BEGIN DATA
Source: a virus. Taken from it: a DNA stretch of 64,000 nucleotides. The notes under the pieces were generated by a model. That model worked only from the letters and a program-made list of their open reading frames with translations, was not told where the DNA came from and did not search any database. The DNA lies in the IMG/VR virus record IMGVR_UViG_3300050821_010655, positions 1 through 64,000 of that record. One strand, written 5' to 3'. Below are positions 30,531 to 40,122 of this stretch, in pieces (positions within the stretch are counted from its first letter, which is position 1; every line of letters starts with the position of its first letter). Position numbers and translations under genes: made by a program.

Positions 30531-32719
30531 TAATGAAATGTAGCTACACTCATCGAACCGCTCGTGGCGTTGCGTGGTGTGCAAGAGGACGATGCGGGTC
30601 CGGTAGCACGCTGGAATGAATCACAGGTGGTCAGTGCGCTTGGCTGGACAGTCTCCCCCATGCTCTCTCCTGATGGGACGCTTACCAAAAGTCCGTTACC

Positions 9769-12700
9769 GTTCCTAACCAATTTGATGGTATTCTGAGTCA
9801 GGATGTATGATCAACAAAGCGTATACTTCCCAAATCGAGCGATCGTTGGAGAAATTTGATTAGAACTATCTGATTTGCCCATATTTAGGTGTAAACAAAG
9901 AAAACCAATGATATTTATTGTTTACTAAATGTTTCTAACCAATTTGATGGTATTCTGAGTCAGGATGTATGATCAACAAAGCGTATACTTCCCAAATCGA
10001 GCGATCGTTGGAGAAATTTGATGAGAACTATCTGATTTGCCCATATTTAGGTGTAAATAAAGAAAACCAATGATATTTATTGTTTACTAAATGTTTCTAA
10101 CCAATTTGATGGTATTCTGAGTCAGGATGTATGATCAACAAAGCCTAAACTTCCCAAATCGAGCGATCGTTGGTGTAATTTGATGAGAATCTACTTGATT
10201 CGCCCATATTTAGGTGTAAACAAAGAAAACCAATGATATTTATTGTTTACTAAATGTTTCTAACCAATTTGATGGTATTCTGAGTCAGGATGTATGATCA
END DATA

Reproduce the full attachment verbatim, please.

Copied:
Source: a virus. Taken from it: a DNA stretch of 64,000 nucleotides. The notes under the pieces were generated by a model. That model worked only from the letters and a program-made list of their open reading frames with translations, was not told where the DNA came from and did not search any database. The DNA lies in the IMG/VR virus record IMGVR_UViG_3300050821_010655, positions 1 through 64,000 of that record. One strand, written 5' to 3'. Below are positions 30,531 to 40,122 of this stretch, in pieces (positions within the stretch are counted from its first letter, which is position 1; every line of letters starts with the position of its first letter). Position numbers and translations under genes: made by a program.

Positions 30531-32719
30531 TAATGAAATGTAGCTACACTCATCGAACCGCTCGTGGCGTTGCGTGGTGTGCAAGAGGACGATGCGGGTC
30601 CGGTAGCACGCTGGAATGAATCACAGGTGGTCAGTGCGCTTGGCTGGACAGTCTCCCCCATGCTCTCTCCTGATGGGACGCTTACCAAAAGTCCGTTACC

Positions 9769-12700
9769 GTTCCTAACCAATTTGATGGTATTCTGAGTCA
9801 GGATGTATGATCAACAAAGCGTATACTTCCCAAATCGAGCGATCGTTGGAGAAATTTGATTAGAACTATCTGATTTGCCCATATTTAGGTGTAAACAAAG
9901 AAAACCAATGATATTTATTGTTTACTAAATGTTTCTAACCAATTTGATGGTATTCTGAGTCAGGATGTATGATCAACAAAGCGTATACTTCCCAAATCGA
10001 GCGATCGTTGGAGAAATTTGATGAGAACTATCTGATTTGCCCATATTTAGGTGTAAATAAAGAAAACCAATGATATTTATTGTTTACTAAATGTTTCTAA
10101 CCAATTTGATGGTATTCTGAGTCAGGATGTATGATCAACAAAGCCTAAACTTCCCAAATCGAGCGATCGTTGGTGTAATTTGATGAGAATCTACTTGATT
10201 CGCCCATATTTAGGTGTAAACAAAGAAAACCAATGATATTTATTGTTTACTAAATGTTTCTAACCAATTTGATGGTATTCTGAGTCAGGATGTATGATCA